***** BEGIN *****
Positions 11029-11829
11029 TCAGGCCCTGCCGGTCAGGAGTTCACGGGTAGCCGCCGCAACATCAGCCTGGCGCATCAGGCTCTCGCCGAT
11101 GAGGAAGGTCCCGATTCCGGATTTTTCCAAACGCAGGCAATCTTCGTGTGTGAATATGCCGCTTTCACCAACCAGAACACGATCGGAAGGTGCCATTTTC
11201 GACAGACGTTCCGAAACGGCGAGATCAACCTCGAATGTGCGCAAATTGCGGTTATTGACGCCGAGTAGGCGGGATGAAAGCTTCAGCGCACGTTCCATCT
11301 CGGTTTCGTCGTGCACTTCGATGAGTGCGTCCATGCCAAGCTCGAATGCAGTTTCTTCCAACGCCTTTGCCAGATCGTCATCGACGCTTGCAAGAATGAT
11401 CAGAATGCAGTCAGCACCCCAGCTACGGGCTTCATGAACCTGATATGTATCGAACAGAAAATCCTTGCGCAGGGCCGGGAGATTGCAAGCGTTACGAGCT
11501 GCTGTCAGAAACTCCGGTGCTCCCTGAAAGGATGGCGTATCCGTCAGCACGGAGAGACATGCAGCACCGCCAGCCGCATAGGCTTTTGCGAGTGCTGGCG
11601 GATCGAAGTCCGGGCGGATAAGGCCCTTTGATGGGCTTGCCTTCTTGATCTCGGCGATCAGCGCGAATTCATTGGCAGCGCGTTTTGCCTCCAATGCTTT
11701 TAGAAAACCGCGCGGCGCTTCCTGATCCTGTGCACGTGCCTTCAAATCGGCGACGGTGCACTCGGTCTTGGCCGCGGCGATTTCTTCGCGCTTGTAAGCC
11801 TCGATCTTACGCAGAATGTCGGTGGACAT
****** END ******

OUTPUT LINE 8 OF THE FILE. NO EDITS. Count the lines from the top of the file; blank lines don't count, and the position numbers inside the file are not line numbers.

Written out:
11601 GATCGAAGTCCGGGCGGATAAGGCCCTTTGATGGGCTTGCCTTCTTGATCTCGGCGATCAGCGCGAATTCATTGGCAGCGCGTTTTGCCTCCAATGCTTT